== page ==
Orlando Franklin changes Chargers OL

Plunging a reported $20 million guaranteed into guard-tackle Orlando Franklin, a physical, durable blocker with some stiffness to his movements, the Chargers strengthened themselves at guard, while also gaining an option at right tackle.

The Chargers know a lot about Franklin, 27. As a Broncos starter he went against them in nine games, at left guard and right tackle, and played two seasons under Mike McCoy after arriving a second-round draftee from Miami.

The Broncos may or may not have bid to retain Franklin in recent weeks. Though he missed only one start in Denver's run to four AFC West titles, new coach Gary Kubiak likes stretch run plays, and Franklin, 6-foot-7 and 320 pounds and not suited to scampering, profiles better in a more straight-forward scheme. His performance last season at left guard, where he'd last played in 2009, drew a scathing review from ex-Broncos guard Mark Schlereth.

It'll be interesting to see where he lines up, guard or right tackle, the latter of which would move D.J. Fluker inside and counter left tackle King Dunlap's stated belief that tackle best suits Fluker.

Fluker, for his part, said in December he'll play wherever he's told to play but also said tackle fits him.

Franklin held Denver's right tackle job for three years, middle of which, no doubt with assists from quarterback Peyton Manning, he led all NFL right tackles in fewest sacks allowed.

But after he struggled against Seahawks edge rushers in the Super Bowl 14 months ago and linemate Zane Beadle signed with the Jaguars, the Broncos moved him to left guard, where he remained for Denver's 17 games last year.

The move backfired badly in Schlereth's estimation.

"The Denver left guard position -- footwork, hand placement, leverage pad-level -- is beyond horrible," said Schlereth, an ESPN analyst, during Week 11 last season. The ex-lineman added, "I thought it was a good decision to move Franklin inside, but I was wrong and they were wrong."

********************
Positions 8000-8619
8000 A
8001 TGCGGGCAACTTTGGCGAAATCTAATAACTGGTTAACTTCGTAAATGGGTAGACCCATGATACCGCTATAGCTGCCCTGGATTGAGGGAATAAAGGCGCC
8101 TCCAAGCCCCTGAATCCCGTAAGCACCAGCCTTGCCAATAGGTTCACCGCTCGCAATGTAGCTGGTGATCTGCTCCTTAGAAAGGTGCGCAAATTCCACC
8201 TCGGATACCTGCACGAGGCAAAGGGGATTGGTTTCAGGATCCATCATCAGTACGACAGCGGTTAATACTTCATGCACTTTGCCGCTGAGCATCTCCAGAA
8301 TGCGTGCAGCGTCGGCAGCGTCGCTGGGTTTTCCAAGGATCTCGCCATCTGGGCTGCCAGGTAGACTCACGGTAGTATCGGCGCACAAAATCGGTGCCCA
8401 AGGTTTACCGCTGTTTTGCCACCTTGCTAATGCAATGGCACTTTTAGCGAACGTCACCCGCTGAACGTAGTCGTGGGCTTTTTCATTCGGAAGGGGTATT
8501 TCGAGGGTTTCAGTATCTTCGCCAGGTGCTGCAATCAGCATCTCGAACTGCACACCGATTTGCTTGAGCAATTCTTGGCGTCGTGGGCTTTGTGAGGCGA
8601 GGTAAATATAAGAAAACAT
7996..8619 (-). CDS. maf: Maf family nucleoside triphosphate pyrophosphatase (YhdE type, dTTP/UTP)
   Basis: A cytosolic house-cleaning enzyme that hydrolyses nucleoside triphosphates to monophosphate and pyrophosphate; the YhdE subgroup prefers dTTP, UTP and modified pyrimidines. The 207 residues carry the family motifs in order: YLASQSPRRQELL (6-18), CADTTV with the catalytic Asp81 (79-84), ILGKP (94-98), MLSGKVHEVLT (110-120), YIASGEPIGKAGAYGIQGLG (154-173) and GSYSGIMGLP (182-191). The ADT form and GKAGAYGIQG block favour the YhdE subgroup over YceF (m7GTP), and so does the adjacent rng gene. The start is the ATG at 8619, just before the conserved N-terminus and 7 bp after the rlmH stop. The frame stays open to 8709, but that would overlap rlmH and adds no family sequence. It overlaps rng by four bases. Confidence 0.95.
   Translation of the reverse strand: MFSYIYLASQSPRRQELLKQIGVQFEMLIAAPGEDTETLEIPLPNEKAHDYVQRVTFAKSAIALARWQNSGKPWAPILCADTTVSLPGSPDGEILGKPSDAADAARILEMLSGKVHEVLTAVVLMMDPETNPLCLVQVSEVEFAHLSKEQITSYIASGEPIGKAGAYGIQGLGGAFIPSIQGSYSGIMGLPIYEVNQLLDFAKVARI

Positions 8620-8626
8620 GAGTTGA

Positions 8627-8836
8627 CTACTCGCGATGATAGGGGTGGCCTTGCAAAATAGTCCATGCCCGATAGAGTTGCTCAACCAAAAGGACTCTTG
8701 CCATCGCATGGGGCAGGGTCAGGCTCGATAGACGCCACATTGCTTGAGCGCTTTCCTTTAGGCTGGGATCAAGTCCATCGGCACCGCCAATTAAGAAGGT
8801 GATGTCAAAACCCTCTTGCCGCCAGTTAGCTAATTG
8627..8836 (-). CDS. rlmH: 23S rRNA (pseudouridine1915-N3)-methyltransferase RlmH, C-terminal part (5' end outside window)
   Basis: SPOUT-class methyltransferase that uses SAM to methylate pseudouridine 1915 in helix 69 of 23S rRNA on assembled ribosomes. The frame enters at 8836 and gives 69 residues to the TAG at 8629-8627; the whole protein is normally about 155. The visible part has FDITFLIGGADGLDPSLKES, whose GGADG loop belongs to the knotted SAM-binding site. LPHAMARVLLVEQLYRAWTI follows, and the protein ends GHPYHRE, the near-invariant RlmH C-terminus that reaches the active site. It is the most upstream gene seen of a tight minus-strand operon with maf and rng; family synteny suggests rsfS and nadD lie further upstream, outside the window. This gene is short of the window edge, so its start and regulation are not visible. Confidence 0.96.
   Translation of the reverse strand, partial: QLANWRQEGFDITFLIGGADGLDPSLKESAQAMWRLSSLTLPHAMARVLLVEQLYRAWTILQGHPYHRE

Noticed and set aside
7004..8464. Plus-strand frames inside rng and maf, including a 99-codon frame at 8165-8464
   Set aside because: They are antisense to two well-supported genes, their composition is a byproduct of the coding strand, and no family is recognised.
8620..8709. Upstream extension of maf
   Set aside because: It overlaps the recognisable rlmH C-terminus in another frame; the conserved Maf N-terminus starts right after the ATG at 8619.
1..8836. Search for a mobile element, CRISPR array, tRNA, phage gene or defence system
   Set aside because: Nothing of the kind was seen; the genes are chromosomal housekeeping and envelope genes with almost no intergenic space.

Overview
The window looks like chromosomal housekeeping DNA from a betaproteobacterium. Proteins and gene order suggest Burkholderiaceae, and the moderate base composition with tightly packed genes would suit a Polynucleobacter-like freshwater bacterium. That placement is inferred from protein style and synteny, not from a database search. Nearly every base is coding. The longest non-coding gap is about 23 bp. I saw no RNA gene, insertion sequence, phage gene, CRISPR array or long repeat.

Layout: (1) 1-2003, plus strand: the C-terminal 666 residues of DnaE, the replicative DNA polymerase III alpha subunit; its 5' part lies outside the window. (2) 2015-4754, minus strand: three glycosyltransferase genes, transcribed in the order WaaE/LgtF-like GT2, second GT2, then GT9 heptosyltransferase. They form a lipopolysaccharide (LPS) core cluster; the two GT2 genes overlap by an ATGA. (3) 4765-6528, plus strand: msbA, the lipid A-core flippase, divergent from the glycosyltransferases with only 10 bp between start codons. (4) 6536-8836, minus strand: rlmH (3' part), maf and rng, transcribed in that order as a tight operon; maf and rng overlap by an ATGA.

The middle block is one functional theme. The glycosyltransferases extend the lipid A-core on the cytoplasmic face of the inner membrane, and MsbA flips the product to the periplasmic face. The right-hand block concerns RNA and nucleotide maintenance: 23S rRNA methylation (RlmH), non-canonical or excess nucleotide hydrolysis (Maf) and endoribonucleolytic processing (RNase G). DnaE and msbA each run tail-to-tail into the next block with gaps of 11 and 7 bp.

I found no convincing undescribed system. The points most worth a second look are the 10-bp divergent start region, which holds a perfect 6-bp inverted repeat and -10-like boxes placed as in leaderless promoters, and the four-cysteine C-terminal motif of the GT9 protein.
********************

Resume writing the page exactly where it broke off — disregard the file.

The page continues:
Fluker has acknowledged wanting to come to training camp lighter than last summer.

Franklin could be a prod to the long-armed, heavy-footed Fluker, who turns 24 next week, to be as nimble as possible.

A fit Fluker seems capable of dueling Franklin, should the Chargers opt to create a competition. Franklin will start somewhere of course, but as an emergency tackle would be a far more accomplished stand-in than Willie Smith, who upon replacing a hobbled Fluker in Game 16 last year gave up two quick sacks to Chiefs star Justin Houston.

At guard, Franklin should be an upgrade from either Chad Rinehart or Johnnie Troutman.

The caveat is, predicting how a veteran blocker's body will age is an inexact science, as the Chargers rediscovered with Rinehart, who as a 29-year-old regressed last season mere months after General Manager Tom Telesco invested a two-year, $5.1 million contract that guaranteed $2 million.

Rinehart started 13 games at guard for the 2013 Chargers, a playoff team, after following line coach Joe D'Alessandris over from Buffalo.

Brightening the outlook for 2014, the foot ailment that cost him four games in '13 didn't require surgery, leading to a full offseason to train.

Numerous defenders nevertheless beat Rinehart on run and pass plays last season. No doubt the loss of four centers to injury made the left guard's job more difficult, but Rinehart moved more stiffly than in 2013, was slower to recover when knocked off balance and seemed to have less life in his body.

Franklin, meantime, was more powerful and agile than Rinehart. He is a better athlete who even played left tackle for part of his college career.

Too, the long-armed, big-handed Franklin is a nasty performer whose physical style matches Nick Hardwick's call for the Chargers to acquire "bad dudes."

As with all Broncos and Chargers blockers, he benefited from a quick-pass system and a quarterback adept at setting pass protection and directing a no-huddle scheme.

The great unknown is how much life he still has in his body, after working 51 games for Miami and 70 for the Broncos.

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